Over at the Curious Wavefunction, a recent post touched upon the idea of "pure" chemistry not being well-recognized as of late by the Nobel Committee. I of course find the entire notion to be rather silly - if one can't see the chemistry in those Prizes, then you have my condolences - but I thought it would be interesting to do the following exercise.
The American Chemical Society has a yearly "Award in Pure Chemistry" that is intended to recognize fundamental research in chemistry by a young researcher. Just to see what the ACS has considered "pure chemistry" since the 1990s, shall we?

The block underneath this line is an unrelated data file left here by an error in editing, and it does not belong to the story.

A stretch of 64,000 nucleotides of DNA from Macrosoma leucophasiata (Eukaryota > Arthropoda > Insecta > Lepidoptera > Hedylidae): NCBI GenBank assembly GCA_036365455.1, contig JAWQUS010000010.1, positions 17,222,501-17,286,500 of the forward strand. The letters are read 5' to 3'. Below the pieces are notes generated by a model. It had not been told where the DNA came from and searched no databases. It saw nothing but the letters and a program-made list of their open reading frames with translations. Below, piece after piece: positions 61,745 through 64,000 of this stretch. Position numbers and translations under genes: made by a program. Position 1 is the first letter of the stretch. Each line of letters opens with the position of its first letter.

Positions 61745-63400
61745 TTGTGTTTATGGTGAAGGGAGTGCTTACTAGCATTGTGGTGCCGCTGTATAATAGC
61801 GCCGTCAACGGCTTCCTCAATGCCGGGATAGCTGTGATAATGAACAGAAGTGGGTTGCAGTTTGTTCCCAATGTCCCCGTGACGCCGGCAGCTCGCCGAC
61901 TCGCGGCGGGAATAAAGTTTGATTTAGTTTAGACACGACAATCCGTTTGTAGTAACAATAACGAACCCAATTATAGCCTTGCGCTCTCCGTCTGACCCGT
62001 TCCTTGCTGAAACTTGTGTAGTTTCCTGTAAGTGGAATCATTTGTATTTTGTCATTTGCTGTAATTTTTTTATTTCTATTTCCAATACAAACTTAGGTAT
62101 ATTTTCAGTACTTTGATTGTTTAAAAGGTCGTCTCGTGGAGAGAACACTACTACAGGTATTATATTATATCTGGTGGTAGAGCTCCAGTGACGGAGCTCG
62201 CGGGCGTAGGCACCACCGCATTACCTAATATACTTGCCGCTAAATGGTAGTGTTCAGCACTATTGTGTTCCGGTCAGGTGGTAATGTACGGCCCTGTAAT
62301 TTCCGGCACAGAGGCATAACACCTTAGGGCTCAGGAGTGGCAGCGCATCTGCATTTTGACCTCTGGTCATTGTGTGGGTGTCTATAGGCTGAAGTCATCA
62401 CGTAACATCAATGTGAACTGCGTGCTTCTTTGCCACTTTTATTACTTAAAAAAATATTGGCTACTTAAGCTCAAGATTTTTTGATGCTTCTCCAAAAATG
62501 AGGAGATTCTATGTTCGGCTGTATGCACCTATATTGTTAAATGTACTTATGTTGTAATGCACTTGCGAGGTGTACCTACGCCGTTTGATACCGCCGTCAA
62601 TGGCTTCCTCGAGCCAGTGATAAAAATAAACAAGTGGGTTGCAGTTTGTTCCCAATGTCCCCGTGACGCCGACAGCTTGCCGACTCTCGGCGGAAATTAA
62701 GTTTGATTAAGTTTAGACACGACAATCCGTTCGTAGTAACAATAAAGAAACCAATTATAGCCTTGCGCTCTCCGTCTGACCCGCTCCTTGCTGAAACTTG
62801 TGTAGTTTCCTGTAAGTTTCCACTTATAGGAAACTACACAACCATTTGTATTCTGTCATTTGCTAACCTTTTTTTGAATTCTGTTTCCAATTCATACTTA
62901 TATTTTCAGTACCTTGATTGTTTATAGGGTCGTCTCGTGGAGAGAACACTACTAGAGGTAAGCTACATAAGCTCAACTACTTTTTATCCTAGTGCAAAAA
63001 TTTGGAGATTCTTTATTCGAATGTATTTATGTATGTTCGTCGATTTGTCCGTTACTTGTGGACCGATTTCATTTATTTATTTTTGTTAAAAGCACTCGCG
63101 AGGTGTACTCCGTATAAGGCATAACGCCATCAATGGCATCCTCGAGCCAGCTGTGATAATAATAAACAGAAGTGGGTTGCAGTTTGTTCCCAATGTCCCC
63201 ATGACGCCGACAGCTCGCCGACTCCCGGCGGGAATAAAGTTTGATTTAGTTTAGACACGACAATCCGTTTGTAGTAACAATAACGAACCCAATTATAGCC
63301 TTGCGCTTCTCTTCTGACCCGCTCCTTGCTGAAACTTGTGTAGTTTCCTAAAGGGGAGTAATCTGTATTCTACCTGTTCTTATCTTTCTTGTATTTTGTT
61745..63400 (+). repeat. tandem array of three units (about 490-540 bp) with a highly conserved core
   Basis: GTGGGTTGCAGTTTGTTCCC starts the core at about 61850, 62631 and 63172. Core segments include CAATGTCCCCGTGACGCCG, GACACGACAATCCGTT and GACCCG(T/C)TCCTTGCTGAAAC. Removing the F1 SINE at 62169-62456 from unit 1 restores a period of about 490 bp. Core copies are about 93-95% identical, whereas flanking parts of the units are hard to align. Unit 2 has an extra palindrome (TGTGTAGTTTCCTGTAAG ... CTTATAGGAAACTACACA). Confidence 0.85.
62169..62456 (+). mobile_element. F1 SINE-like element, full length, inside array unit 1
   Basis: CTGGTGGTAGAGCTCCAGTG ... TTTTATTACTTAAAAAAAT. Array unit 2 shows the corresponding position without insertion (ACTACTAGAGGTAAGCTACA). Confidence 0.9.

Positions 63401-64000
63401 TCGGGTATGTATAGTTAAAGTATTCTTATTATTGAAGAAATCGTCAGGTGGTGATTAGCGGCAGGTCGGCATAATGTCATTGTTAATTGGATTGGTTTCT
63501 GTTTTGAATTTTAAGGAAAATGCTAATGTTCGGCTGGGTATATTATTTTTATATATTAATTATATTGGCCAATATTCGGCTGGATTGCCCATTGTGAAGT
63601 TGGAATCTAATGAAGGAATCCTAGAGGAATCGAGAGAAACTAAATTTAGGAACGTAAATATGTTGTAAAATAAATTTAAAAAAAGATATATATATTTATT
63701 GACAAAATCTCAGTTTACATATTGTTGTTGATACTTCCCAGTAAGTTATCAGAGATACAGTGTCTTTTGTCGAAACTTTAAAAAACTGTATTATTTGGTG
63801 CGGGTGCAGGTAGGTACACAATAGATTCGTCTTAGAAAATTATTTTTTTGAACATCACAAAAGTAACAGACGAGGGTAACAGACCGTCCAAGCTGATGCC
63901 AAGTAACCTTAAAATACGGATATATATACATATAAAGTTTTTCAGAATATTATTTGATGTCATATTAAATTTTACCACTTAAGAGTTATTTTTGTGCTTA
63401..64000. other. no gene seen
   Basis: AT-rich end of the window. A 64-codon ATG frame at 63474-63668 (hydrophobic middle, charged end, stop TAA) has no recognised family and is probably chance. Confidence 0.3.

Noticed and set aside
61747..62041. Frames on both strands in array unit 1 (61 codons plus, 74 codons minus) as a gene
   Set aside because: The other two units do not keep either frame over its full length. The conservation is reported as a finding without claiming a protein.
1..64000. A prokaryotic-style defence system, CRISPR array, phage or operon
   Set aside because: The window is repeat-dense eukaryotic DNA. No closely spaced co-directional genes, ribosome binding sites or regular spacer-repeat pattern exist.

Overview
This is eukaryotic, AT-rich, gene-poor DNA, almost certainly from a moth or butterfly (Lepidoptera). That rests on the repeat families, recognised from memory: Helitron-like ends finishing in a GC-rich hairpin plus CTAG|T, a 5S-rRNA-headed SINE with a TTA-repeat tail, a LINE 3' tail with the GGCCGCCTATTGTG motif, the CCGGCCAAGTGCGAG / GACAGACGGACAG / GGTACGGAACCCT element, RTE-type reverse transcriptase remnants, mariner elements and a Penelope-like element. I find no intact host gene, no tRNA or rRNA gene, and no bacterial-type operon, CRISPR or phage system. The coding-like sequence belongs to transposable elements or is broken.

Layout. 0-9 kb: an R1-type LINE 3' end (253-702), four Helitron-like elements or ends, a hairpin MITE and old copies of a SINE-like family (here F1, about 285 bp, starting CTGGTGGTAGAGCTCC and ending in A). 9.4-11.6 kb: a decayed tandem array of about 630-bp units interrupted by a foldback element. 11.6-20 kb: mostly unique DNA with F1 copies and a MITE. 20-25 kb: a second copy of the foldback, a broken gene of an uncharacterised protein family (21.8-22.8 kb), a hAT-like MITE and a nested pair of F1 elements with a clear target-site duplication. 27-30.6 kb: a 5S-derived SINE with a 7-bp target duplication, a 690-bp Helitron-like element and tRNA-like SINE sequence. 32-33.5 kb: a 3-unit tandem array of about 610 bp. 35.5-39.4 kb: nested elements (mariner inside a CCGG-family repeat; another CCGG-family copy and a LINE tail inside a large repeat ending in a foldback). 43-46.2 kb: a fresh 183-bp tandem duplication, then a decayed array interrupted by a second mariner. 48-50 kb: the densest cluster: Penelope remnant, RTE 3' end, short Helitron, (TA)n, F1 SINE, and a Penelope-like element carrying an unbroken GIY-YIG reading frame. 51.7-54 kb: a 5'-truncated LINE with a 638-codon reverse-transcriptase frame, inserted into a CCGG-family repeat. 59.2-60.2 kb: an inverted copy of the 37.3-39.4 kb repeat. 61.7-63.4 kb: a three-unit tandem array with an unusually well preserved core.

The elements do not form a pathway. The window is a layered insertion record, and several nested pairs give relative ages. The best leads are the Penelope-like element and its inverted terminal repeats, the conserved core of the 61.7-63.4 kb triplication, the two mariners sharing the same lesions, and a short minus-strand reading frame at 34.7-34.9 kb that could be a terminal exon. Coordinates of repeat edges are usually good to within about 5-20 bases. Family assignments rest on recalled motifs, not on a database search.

Hmmm. This is a bit unusual. It seems that amongst the fairly obvious "traditional" chemistry researchers that are being recognized, there are a bunch of interdisciplinary scientists who are undermining the sanctity of chemistry! And some of them - dear Odin! - even have biological interests. Even if you go further back, I recognize a number of names who have become rather renowned for their interdisciplinary research.
Clearly, there is a mismatch between what the chemical community officially considers "pure" chemistry versus what the unofficial position tends to be, if one considers the chemical blogosphere to be representative. Hmmmm.
1 day ago